Target-Dependent Control of Synaptic Inhibition by Endocannabinoids in the Thalamus

Department of Neurobiology & Anatomy, University of Texas Medical School, Houston, Texas 77030, USA.
The Journal of Neuroscience : The Official Journal of the Society for Neuroscience (Impact Factor: 6.34). 06/2011; 31(25):9222-30. DOI: 10.1523/JNEUROSCI.0531-11.2011
Source: PubMed


Inhibitory neurons in the thalamic reticular nucleus (TRN) play a critical role in controlling information transfer between thalamus and neocortex. GABAergic synapses formed by TRN neurons contact both thalamic relay cells and neurons within TRN. These two types of synapses are thought to have distinct roles for the generation of thalamic network activity, but their selective regulation is poorly understood. In many areas throughout the brain, retrograde signaling mediated by endocannabinoids acts to dynamically regulate synaptic strength over both short and long time scales. However, retrograde signaling has never been demonstrated in the thalamus. Here, we show that depolarization-induced suppression of inhibition (DSI) is prominent at inhibitory synapses interconnecting TRN neurons. DSI is completely abolished in the presence of a cannabinoid receptor 1 (CB1R) antagonist and in mice lacking CB1Rs. DSI is prevented by DAG lipase inhibitors and prolonged by blocking the 2-arachidonoylglycerol (2-AG) degradation enzyme monoacylglycerol lipase, indicating that it is mediated by the release of 2-AG from TRN neurons. By contrast, DSI is not observed at TRN synapses targeting thalamic relay neurons. A combination of pharmacological and immunohistochemical data indicate that the differences in endocannabinoid signaling at the two synapses are mediated by a synapse-specific targeting of CB1Rs, as well as differences in endocannabinoid release between the two target neurons. Together, our results show that endocannabinoids control transmitter release at specific thalamic synapses, and could dynamically regulate sensory information processing and thalamus-mediated synchronous oscillations.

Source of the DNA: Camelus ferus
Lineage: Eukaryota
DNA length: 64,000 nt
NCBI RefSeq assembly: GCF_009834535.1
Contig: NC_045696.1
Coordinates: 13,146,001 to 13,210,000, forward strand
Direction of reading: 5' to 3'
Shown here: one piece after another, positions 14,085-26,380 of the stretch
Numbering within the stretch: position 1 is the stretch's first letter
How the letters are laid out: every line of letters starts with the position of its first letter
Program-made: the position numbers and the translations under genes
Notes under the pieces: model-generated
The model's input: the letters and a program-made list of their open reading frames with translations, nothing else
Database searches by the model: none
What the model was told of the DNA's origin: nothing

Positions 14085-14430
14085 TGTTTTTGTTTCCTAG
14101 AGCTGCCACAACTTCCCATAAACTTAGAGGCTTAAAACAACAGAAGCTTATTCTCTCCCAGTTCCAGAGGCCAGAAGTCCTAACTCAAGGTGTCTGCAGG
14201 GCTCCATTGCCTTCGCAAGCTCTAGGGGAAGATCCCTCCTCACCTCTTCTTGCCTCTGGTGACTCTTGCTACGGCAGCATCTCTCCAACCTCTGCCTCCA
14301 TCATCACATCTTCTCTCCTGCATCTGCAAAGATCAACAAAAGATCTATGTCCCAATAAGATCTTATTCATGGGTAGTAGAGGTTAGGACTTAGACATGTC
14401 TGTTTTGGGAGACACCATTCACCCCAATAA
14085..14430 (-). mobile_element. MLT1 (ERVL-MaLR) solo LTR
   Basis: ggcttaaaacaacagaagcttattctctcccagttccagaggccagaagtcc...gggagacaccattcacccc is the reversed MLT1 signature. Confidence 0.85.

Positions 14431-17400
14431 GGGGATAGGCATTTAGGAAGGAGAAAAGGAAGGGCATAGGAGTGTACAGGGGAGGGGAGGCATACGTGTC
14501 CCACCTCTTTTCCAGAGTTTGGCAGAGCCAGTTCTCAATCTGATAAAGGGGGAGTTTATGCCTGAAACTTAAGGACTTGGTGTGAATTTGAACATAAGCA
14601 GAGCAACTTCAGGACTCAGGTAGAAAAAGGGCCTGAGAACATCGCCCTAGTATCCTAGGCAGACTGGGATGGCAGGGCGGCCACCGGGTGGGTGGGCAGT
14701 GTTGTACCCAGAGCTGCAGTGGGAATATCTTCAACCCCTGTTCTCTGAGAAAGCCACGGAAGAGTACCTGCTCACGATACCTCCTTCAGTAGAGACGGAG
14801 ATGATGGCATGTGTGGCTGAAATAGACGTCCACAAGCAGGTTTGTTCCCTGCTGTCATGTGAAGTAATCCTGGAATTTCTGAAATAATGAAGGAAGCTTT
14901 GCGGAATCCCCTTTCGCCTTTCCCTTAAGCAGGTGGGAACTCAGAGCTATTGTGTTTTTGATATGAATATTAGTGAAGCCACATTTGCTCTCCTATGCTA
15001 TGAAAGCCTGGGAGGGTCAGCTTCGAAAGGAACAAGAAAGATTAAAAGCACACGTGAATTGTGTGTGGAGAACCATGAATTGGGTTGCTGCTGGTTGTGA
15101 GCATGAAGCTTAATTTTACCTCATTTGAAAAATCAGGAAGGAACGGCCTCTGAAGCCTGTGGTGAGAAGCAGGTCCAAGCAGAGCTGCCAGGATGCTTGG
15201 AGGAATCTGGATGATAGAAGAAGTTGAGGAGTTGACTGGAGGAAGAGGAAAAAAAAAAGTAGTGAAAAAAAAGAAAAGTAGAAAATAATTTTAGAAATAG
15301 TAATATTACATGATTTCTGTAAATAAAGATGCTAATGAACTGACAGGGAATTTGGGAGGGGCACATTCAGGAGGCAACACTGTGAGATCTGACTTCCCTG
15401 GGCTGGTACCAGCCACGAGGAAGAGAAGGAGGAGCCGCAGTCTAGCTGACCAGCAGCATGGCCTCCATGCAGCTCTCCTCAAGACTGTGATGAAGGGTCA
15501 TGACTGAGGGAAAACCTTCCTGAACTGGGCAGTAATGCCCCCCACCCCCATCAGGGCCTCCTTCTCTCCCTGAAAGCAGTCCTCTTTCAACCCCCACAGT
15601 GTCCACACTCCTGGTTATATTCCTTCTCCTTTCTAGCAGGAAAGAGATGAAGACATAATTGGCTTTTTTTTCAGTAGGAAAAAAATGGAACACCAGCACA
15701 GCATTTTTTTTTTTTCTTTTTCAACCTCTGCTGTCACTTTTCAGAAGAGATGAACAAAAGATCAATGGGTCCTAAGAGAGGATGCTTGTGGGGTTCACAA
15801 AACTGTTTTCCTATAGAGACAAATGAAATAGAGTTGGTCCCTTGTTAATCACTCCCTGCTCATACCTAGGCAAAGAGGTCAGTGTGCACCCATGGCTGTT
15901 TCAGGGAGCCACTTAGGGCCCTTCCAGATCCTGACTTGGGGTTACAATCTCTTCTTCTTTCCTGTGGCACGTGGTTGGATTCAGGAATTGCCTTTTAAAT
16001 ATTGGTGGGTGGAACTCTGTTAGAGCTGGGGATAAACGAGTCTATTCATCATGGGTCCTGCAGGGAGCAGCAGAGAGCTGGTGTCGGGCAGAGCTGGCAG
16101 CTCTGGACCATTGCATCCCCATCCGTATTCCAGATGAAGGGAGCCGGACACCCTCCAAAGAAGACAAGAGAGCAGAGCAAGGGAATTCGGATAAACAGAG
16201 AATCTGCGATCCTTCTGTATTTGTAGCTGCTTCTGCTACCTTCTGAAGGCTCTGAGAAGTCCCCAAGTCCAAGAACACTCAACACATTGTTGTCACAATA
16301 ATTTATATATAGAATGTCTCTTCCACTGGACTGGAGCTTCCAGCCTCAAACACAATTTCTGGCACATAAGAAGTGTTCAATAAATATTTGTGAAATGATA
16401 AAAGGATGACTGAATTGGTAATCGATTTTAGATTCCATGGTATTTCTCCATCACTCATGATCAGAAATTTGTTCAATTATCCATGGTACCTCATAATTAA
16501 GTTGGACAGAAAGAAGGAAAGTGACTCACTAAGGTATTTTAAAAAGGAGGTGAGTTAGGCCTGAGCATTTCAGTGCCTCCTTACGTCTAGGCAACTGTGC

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Available from: Michael Beierlein, Jan 27, 2014
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    • "Only very little is known about the possible signaling role of DAG in thalamic neurons. At intra reticular thalamic synapses, the endocannabinoid-dependent activation of postsynaptic G αq/11 protein-coupled receptors may trigger the activation of PLC, the production of DAG and subsequently the synthesis and release of 2- arachidonoylglycerol (2-AG) which results in the suppression of synaptic strength (Sun et al., 2011). "